Our healthcare neglects the most vulnerable

Photo by Casey Gomez

Nineteen hundred and twenty dollars and ten weeks into a post-concussion treatment, you begin to lose your mind.

The worst part about existing in a constant state of confusion and pain is not that my brain is swollen, but rather that the American healthcare system is so much worse than my hand-eye-brain coordination that I do not have access to a doctor. Even without health insurance, every part of my body unanimously agrees that it wants to heal, whereas our nation further divides itself amongst “alt-rights” and “alt-lefts.”

When I received my first concussion within the same month that my health insurance terminated, I was unconcerned. Concussions heal within three to seven days. But after five consecutive doctor visits and 14 days of bedrest in a dark room without any access to a phone or laptop, I was scared. At first, STAMPS referred me to a neurologist, which seems basic enough.

Simple instructions — go to a professional. Except I couldn’t. Medicaid, the government-funded health insurance provided for children from low-income families, terminates at the age of 19. My birthday had just happened two weeks ago. For the first time in my life, I held an overwhelming uncertainty about tomorrow. I couldn’t drive, work or read at the time. How was I going to pull enough money together to get coverage? My family was out of the country and I couldn’t call anyone. I was alone. How did I get this screwed over this fast? How was I thrust into a world of pure and utter independence when I had started college a year ago?

And suddenly, the dehumanized statistics and mildly detached debates by Democrats and Republicans became relevant. They were more than far-off disagreements that I pretended to understand and talk about with my liberal friends. For the first time in my life, politics directly affected me and my today. I was one of the 28.2 million. And it sucked. Everyone else had an opinion on what to do with my life and no one could agree what was best. I just wanted to be able to see a doctor. Trump wanted to “Repeal and Replace.” The Republicans wanted to just repeal. Democrats were struggling for control in Congress and throwing tantrums across the nation. No one was willing to compromise to create a solution, and 28.2 million lives were at risk.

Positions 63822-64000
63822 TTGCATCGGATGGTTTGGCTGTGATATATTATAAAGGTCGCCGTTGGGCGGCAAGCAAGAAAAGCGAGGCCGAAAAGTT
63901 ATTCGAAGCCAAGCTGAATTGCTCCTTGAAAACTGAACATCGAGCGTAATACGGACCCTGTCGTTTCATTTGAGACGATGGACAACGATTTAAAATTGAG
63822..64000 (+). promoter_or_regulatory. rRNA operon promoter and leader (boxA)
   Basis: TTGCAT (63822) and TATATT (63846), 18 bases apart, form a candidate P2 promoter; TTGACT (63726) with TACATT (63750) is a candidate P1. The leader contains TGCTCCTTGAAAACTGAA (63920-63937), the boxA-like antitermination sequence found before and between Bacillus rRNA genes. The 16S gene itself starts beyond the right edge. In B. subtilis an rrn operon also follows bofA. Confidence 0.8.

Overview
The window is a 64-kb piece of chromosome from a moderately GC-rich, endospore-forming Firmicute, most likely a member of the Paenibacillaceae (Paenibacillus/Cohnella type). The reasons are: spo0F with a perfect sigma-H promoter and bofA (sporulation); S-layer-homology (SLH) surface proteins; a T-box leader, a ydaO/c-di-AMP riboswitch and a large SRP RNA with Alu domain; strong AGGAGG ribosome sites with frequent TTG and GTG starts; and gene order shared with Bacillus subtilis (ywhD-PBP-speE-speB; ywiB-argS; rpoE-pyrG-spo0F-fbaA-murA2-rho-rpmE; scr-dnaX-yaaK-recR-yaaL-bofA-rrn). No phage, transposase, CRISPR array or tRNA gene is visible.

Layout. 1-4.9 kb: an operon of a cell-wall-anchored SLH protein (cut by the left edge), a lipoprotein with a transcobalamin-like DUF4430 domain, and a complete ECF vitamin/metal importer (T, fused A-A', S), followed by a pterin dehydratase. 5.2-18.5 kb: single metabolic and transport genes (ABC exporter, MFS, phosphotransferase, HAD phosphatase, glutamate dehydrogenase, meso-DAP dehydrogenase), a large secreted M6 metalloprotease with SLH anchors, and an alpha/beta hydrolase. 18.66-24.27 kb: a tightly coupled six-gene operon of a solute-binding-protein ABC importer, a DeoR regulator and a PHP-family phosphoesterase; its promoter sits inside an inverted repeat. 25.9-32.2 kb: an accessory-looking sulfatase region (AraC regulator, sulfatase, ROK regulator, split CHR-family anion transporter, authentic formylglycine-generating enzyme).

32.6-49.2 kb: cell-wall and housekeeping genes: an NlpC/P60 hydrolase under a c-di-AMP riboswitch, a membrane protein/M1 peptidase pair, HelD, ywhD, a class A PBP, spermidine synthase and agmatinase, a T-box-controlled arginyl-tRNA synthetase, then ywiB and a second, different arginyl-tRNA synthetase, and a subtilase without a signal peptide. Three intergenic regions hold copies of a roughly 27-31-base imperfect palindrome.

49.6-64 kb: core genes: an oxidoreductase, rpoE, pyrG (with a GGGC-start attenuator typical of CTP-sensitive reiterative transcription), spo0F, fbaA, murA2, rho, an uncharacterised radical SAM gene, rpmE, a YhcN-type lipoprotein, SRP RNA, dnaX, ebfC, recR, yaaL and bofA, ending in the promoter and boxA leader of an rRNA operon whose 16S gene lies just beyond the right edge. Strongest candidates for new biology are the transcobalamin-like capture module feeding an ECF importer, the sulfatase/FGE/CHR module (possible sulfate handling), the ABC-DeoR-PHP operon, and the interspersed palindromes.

Thanks to years and years of brewing conflicts and an evergrowing divide, I — and 28,199,999 others — do not have basic access to a doctor or dentist.

The United States healthcare system is more confusing than my relationship with my ex. It is more unstable than Francium and more convoluted than registering for Two-Factor Authentication.

We need to get our sh*t together on health insurance. I don’t care what political party or view you identify with. The only enemy I see is ourselves. We need stability. We, as a nation, need a healthcare system that isn’t in a constant state of dilapidation. According to Google, the United States healthcare system is a privatized one. Except, most people who need health insurance rely on government-provided care. So why are we the ones getting the most cuts? Why are we denied basic access to healthcare and then blamed for it? At this rate, using a balloon as a condom is more reliable than the United States healthcare system.